More than half the buildings in the Jordan School District likely would collapse during an earthquake on the Wasatch Fault, according to a seismic study.
To bring the district's schools and support buildings up to a standard of earthquake safety could cost nearly $51 million, the report says.But potential earthquake hazards should be considered in a larger - and more expensive - context of building safety, repair and maintenance, Jordan District architect Randal C. Haslam told the school board Tuesday night.
"We need to take an overall look at our facilities and not just seismic (safety)," Haslam said.
The seismic report, prepared for the school district by Reaveley Engineers and Associates, a Salt Lake-based consulting firm, found that the most serious problems are with multistory, unreinforced masonry buildings constructed before 1964.
Ratings of good, fair, poor or very poor were assigned to every structure in the district. Sixteen buildings were rated good; 39 were fair; 41 poor; and 37 very poor.
A good rating means an earthquake would cause minimal structural damage. Fair indicates low potential for building damage or collapse. A poor rating means an earthquake would cause structural damage and probably at least partial collapse, and a very poor rating means the building could totally collapse.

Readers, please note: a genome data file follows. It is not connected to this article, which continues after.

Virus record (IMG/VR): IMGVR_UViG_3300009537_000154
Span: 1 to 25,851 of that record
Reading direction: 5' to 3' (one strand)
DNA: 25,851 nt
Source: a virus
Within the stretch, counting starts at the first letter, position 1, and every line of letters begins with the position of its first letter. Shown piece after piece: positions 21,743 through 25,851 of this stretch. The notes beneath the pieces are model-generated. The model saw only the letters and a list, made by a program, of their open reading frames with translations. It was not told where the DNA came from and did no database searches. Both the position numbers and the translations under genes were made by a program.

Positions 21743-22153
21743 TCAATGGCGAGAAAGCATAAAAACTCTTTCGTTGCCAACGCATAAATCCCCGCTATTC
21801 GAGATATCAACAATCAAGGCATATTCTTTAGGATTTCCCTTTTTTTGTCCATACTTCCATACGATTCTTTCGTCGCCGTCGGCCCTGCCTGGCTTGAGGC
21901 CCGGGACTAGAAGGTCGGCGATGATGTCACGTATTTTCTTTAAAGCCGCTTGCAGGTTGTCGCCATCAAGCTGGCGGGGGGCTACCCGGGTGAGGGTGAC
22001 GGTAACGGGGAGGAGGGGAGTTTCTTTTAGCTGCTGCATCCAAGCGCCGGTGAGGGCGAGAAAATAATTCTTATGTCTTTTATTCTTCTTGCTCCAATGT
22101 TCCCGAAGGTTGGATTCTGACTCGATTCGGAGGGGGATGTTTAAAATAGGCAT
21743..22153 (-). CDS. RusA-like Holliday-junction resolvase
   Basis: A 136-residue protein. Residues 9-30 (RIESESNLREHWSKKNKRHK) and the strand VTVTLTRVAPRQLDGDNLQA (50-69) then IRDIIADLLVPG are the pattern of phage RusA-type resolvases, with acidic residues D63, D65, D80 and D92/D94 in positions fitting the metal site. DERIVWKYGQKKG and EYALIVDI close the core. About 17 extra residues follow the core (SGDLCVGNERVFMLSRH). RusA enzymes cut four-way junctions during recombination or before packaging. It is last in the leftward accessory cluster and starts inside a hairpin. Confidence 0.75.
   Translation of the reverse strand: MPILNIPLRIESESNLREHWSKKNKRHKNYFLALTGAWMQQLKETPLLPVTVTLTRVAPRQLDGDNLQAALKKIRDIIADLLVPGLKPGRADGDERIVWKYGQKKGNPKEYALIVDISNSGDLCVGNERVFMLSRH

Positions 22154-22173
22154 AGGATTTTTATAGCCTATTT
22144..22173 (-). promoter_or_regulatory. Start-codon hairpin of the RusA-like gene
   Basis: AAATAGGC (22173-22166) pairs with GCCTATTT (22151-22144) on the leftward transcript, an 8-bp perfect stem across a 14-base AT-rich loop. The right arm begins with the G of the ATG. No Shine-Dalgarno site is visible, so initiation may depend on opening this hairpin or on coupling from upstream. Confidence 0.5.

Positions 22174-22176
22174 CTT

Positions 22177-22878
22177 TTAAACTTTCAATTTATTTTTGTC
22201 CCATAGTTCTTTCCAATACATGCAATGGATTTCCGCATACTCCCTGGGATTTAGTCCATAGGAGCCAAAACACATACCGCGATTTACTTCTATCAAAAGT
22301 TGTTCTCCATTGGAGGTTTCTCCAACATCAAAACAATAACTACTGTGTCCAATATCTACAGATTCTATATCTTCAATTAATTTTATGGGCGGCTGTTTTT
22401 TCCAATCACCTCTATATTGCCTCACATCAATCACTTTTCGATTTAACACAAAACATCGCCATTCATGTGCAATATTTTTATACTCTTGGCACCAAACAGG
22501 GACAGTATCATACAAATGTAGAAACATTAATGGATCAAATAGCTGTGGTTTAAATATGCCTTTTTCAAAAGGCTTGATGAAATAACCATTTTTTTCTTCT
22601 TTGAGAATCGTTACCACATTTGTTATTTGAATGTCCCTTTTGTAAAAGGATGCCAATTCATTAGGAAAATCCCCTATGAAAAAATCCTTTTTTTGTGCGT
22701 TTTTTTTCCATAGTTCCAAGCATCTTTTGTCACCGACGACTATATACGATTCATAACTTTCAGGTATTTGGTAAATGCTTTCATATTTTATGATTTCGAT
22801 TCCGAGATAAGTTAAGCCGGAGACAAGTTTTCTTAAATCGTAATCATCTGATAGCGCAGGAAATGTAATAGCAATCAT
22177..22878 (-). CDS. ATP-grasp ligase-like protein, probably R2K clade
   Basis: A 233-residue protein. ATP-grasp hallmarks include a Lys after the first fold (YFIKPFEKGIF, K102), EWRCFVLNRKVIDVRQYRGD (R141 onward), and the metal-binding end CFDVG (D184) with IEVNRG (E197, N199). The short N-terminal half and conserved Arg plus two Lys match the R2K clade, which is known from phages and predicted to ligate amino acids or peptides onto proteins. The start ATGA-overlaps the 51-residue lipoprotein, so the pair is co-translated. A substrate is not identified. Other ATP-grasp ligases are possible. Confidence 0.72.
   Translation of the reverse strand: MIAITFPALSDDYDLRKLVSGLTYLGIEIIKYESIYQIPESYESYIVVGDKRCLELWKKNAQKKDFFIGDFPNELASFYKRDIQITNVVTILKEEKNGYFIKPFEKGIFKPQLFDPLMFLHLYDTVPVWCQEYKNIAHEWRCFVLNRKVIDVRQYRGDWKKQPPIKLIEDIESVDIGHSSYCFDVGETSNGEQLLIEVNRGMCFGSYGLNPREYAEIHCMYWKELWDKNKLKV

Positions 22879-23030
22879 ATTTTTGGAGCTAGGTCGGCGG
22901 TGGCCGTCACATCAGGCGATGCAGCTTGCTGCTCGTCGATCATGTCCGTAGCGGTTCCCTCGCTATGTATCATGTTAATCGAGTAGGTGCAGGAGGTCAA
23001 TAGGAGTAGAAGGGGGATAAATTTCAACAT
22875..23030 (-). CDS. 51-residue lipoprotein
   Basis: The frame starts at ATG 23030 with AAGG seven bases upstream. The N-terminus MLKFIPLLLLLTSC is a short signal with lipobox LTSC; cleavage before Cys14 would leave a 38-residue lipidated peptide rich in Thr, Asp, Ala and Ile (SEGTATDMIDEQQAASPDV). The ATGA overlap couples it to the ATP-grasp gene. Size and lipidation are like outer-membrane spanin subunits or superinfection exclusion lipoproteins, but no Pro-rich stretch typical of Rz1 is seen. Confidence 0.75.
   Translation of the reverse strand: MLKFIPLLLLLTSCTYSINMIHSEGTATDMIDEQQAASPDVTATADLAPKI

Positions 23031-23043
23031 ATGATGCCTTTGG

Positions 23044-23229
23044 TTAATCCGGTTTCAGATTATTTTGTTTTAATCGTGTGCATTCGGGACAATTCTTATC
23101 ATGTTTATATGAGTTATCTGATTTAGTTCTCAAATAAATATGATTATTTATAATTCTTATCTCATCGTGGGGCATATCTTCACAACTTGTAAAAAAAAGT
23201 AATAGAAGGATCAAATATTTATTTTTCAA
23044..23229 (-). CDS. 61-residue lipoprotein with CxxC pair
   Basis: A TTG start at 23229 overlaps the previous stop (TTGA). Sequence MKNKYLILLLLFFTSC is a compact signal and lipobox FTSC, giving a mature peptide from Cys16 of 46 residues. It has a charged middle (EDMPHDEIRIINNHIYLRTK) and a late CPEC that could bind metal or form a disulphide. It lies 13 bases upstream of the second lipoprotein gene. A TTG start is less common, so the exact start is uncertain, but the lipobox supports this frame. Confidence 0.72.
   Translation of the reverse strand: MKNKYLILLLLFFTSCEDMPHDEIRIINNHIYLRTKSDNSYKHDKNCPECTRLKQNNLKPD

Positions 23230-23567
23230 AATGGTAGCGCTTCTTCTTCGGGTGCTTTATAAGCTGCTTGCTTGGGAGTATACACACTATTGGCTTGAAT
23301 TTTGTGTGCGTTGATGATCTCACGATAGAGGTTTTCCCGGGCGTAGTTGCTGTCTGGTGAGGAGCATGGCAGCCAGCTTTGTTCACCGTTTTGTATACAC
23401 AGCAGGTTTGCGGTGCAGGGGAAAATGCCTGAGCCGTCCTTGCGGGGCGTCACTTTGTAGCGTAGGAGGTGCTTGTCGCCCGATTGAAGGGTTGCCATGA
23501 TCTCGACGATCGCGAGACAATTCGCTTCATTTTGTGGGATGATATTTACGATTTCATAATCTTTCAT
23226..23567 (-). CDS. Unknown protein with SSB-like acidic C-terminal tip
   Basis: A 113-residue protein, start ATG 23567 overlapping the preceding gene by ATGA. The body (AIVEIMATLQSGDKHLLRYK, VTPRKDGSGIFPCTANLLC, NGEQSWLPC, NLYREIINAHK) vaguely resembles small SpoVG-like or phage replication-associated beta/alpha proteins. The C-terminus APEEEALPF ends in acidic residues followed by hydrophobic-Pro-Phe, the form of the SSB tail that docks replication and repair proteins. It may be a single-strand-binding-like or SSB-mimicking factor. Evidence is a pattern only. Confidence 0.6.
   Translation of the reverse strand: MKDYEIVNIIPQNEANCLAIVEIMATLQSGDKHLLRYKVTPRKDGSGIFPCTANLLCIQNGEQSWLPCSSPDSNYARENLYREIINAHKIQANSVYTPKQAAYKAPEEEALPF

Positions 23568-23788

But earthquakes are only one building safety issue the board should consider, Haslam said. "Not to put earthquakes down," he said, "but we've never had a recorded earthquake death in Utah. We have had deaths from fire."
Even if the district were to spend $51 million on earthquake-related repairs, the aging buildings would not be as safe as new buildings, Haslam said.
The district also needs to bring buildings up to fire code and remove asbestos and other hazardous waste, he said. Further, mechanical and electrical systems are not what they should be, and the schools' alarm systems need an overhaul.
The total price tag for the seismic retrofits and safety repairs: about $100 million.
The biggest safety problems are at Riverton Elementary School, Bingham Middle School, Jordan High School and the district administration building, Haslam said. All three schools are more than 60 years old.
In five to 10 years, he said, Riverton's total safety repairs would cost $3.2 million, which is about what it would cost to build a new school. Bingham's 10-year repair needs would cost $8.6 million, he said, adding that South Jordan Middle School was built for $7 million. Jordan High's repairs would cost $9.4 million over the next five to 10 years.
Safety repairs to the district office - built in 1964 for $800,000, and nearly condemned after three recent visits by the fire marshal - could cost $3.3 million over the same time period, Haslam said.
Jordan board president Orr L. Hill said study sessions on the safety issues will be scheduled.